PhD | Personal Development | Work Ethics
Published on:February 11, 2018
I went into the PhD thinking it was going to an easy experience. Thinking back on it, I wouldn’t necessary say it was hard either. I think the hardest part of it was accepting that there is a learning curve and an aspect of personal development. I started a PhD directly after finishing my undergraduate degree, and having completed a successful final year project, I felt I was ready to continue academic research. I wouldn’t say that I was scared about starting a new degree. To me, it felt like the next logical step in my education. I briefly considered doing a Master’s degree, but the mere issue that it would have involved going to lectures and taking exams, deterred me from it.
So do I think it was worth it?
PhD | Personal Development | Expectations
Ink Studio - Inkwell Blog
Published on:February 9, 2018
The last question of my PhD interview five years ago was: what do you want to do after your PhD? At the time, I wanted to go into industry with a plan to return to academia and perform my own experiments. Four years later, I am not sure I still think that way. Employability and the value of the PhD has always been in the background during the degree. On the first day of the programme, the Graduate Director told everyone that about 10% of PhD graduates get a post-doc and something like 2% of those get professorships. At first, I thought it was about the competition based on the mere number of applicants and positions to be filled, but in reality, competition has very little do with it. There is competition within science, of course, and that plays a significant part to an academic’s development, but to say that only 10% of PhD graduates get a post-doc because they managed to out-compete other contenders, is too simplistic.
Here’s the truth about getting academic jobs.
Post-Doc | Jobs | After the PhD
Published on:February 1, 2018
There is nothing original by writing about the PhD experience and how to prepare for the viva. If you have submitted your thesis and are waiting for the viva, you might spend a full day reading other people’s experience on blogs and forums. In fact, this article could very well be another generic guide on how to prepare for the viva, that you may or may not read. Reading through other people’s experience and advice may give you that tiny confidence boost that you need. You might already know everything about what to expect on the day. And yet, you are still reading this. I guess one of the first things that we learn on a PhD is to gather as much information from several sources before coming to our own conclusions.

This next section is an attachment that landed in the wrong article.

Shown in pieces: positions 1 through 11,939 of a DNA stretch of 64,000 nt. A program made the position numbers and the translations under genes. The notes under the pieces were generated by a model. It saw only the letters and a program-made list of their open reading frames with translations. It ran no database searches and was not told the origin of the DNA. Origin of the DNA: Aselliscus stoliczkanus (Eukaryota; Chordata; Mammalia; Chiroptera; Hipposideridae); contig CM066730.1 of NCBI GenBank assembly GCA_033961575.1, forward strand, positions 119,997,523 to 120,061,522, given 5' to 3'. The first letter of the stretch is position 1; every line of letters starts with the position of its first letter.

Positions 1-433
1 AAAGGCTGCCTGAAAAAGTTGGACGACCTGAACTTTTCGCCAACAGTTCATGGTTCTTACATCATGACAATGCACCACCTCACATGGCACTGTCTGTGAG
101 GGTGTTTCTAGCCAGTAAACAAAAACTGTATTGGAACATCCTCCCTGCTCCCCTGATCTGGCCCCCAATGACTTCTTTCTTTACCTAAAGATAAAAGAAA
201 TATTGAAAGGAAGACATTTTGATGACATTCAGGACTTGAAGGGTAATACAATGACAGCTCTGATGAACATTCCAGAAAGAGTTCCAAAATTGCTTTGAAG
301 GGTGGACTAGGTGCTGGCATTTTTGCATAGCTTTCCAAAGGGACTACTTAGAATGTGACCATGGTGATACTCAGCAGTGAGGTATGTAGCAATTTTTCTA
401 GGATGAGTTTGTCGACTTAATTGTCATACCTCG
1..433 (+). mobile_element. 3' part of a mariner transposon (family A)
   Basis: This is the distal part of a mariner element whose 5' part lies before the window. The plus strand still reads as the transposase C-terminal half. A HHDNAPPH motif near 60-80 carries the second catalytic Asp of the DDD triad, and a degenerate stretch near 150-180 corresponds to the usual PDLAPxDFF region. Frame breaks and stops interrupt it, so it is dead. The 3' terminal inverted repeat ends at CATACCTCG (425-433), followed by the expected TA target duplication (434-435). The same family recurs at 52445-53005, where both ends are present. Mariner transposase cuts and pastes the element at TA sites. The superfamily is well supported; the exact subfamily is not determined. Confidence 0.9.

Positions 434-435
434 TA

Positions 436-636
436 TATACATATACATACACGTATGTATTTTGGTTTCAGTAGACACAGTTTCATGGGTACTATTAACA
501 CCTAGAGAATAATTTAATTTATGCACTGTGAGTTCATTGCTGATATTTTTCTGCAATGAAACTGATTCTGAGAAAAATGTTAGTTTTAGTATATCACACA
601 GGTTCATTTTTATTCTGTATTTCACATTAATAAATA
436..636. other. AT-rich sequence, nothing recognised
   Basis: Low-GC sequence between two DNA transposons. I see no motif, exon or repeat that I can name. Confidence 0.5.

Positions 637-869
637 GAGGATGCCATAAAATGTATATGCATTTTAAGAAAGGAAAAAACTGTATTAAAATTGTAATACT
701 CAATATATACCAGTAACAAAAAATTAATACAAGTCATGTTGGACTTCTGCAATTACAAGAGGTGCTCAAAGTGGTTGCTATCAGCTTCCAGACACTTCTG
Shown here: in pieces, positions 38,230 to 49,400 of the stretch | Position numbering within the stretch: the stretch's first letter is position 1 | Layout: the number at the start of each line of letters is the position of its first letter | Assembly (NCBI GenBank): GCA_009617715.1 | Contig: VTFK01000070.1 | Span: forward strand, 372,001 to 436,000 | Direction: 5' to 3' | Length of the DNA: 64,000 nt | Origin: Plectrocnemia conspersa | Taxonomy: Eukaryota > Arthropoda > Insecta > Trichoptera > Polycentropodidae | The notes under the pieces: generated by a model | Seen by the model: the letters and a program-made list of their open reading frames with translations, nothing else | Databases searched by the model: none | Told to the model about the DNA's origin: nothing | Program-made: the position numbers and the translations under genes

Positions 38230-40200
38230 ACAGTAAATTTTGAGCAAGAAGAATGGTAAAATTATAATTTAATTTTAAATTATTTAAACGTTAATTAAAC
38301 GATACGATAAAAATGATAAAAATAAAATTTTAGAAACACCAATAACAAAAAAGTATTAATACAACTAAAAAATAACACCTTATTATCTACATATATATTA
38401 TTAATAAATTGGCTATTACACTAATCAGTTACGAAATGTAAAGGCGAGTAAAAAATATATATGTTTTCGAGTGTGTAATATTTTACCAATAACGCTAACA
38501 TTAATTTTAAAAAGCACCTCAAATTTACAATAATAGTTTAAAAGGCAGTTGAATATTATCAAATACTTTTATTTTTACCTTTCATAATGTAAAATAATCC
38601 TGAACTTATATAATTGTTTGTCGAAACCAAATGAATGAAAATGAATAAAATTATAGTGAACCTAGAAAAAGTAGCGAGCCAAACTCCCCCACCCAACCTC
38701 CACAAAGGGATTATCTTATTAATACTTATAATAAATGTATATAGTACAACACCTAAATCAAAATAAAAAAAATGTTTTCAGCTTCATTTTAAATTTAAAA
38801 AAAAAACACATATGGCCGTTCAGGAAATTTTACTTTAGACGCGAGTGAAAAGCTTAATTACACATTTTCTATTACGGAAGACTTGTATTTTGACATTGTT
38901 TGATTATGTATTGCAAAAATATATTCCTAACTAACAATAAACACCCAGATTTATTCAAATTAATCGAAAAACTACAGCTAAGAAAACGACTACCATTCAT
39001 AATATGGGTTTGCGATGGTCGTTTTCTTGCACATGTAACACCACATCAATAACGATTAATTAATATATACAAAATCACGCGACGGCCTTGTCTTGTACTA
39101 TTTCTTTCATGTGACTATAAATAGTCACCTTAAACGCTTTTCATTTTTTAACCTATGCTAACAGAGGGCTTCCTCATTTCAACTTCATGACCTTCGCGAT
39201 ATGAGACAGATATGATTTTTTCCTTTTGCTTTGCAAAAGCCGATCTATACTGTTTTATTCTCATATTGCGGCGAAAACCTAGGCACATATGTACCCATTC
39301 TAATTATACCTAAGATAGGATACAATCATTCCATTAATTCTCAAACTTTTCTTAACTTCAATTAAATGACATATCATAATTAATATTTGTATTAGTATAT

While it is good to talk to others about their viva experience, it can give you a false sense of exposure to it. Most advice is good advice, but is good advice always relevant? The problem with most of viva preparation advice is that it is exactly what we expect. That is because it will usually be given by people who have successfully passed their viva and wish others to pass as well. Therefore, it is not surprising that most of these blogs are highly positive in delivery. But I find that these tips are so generic and blatantly obvious that we might forget their real importance. Perhaps these guides are written as a way to comfort the person reading it, rather than breaking down the logic behind the viva. Let’s be honest, have you ever come across advice and think ‘I didn’t know I was supposed to do that’.
Here’s what you aren’t being told, but must know.
PhD Study | Viva Preparation | How to Pass
Published on:January 18, 2018
The PhD is not a linear experience, and getting to know your subject and be comfortable with your results takes time. Some days you might feel really excited about the results and think you understand, then be faced with a complex question that you can’t answer. And then the entire project seems to collapse and those exciting new results don’t seem so great anymore.
Did I do enough? Could I have done more? Frankly, yes. But, hardly needed to pass. For some reason, most PhD students dread the viva. Perhaps it’s the feeling that there is no control over it and not know what to expect. But guess what, if you have gone through the PhD and attempted to write a thesis, you are ready for the last stage of the process.
Here are 5 reasons why you should be excited for your PhD viva.
Pressure -Doctor's Corner
Published on:May 31, 2017
We all must travel at some point in our lives. Whether that is short distance to and from school or work, or long distance like going on holiday. In fact, migration has been an important part of human evolution and enabled the spreading of genes—the principle of genetics. But travel, in which ever context, takes careful planning and assessment. While travel may pose some risks, the results are rewarding. Much like species that risk everything at a chance to mate, opening our travel networks, ensures the well-being and survival of our species.
World's Most Dangerous Airports
Transportation | Airports | Planes
Written by: DrEmmanuel G Escobar
Ten little test tubes were given a shine, one rolled away and then there were Nine.
Nine little test tubes left out to shake, one flew away and then there were Eight.
Eight little test tubes filled up with leaven, one didn’t rise and then there were Seven.
Seven little test tubes growing blastocysts, one got lost during screening and then there were Six.